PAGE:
On the plus side, streaming services have several benefits:
- Availability of a wide variety of content at a relatively nominal price is top among them. Individual purchase of movies or other content in the repertoire would be prohibitively expensive. Hence a flat fee to view unlimited content (related to data consumption of course) is economical for viewers
- Original content not available elsewhere: brands like Netflix and Prime have allocated big budgets for original content which match the best of Hollywood in terms of production values. When such content become part of popular culture and create buzz they provide a strong reason for subscription
- Convenience of anytime, anyplace viewing: appointment viewing is passé and the viewer can access their preferred content anytime. It has also resulted in binge viewing (which has its own pitfalls)
- Personalisation (albeit limited now) of the streaming experience through app aided by algorithms and UI/UX
However, there are certain aspects of OTT content which could have detrimental effects in the long run. Here are a few:
Unregulated content: I am not suggesting that a government agency should ‘police’ creativity but there’s no denying that a lot of content on such streaming services has violence or obscenity. In fact, even ‘made for YouTube’ web films too have risqué language and content. Even music brands whose music-video filled channels are popular on YouTube, have salacious content. But it feels streaming service brands think OTT means Over The Top gore and obscenity. A section of Indian audience is being exposed (no pun intended) to unseen levels of violence and crudity on such brands. One might argue that it is for the viewer to accept or reject such content. But impressionable minds (we know that for the Indian youth, already 25% of media consumption is digital) may not have the maturity to handle such content. The answer could lie in self-regulation but the entertainment industry is not known for it.
Safety valves: A related aspect of the above is to at least ensure that measures are taken to ensure that age-appropriate content reaches the audience. Not all streaming services have the option of a separate profile for children. Content meant for general viewing (some of which is not appropriate for children) is also displayed in the same context as ‘children & family’ content. One might argue that it is parental duty to keep children away from such content. But in a world where mobile phones are ubiquitous it is impossible to monitor children’s activity. The mobile phone has replaced the TV as the nanny – so it is not uncommon to see parents give the mobile phone to children to keep them occupied (and out of the parents’ hair) in social gatherings. There is no telling if inappropriate content is accessed. I wonder if brands are doing enough in terms of ‘gating’ content either through separate profiles or password protection.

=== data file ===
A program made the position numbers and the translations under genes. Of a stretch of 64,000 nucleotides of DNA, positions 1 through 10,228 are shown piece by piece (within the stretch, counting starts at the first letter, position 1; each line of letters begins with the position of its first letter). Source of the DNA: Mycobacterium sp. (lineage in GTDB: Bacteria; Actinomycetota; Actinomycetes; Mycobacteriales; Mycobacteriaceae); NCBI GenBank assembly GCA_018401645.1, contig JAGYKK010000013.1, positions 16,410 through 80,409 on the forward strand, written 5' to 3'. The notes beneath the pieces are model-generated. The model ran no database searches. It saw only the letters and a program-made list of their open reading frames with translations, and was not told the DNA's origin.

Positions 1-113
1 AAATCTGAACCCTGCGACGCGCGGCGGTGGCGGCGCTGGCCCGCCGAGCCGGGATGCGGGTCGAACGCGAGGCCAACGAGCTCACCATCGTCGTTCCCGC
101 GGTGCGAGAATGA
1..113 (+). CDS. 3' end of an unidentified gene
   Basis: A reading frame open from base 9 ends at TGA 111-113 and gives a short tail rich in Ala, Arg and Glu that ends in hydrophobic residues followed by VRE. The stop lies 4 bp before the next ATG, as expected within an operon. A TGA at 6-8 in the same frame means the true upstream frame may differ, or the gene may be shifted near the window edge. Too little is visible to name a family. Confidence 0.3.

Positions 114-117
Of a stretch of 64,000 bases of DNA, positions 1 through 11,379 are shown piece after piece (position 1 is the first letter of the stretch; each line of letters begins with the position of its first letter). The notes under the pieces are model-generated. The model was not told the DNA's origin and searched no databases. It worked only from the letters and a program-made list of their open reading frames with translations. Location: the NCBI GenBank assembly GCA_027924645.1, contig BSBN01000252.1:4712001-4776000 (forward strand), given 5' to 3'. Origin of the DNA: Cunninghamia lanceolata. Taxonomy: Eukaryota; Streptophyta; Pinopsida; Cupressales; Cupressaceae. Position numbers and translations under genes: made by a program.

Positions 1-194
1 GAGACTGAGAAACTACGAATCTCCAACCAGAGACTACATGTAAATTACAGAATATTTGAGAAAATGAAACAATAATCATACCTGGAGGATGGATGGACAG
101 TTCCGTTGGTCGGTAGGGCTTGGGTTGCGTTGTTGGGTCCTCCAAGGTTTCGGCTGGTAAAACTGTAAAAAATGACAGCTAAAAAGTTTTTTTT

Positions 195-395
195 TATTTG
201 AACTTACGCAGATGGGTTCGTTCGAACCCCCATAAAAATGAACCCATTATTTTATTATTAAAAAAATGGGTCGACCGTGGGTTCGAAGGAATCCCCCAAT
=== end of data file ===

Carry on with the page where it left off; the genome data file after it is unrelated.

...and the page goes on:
Not a ‘community’ experience: The most important distinction is that streaming services are accessed in a very personal device – the mobile phone, often with headphones on. It means that the viewer is cut off from the world and the family could even be blissfully unaware of the content watched. Movies watched in theatres or in the living room at home have their own dynamics. In the context of family viewing, there was an outside chance that someone would flip channels when family unfriendly content was telecast. In the context of ‘personal viewing’ age-inappropriate content sucks the viewer deeper into the vortex, even forming a habit. A lot of Indian consumers are accessing the internet for the first time through the mobile. They are not ‘trained’ to use the right filters.
Some influential voices in the entertainment industry have voiced concerns. Thankfully, “self-regulation is the best way” says a leading brand. Unregulated consumption of content online and on OTT is a challenge, says an industry leader. However there are genuine concerns if regulations will be effective.
In the current ecosystem, it seems to be a win-lose situation in favour of the OTT players. Whether we lose as a society due to the potential detrimental effects remains to be seen. Whenever I have raised such issues I have been offered these responses: ‘if you don’t like it don’t watch it’ or ‘you are too old, old-fashioned or prude’ – neither of which address the real issues.
Do share your views.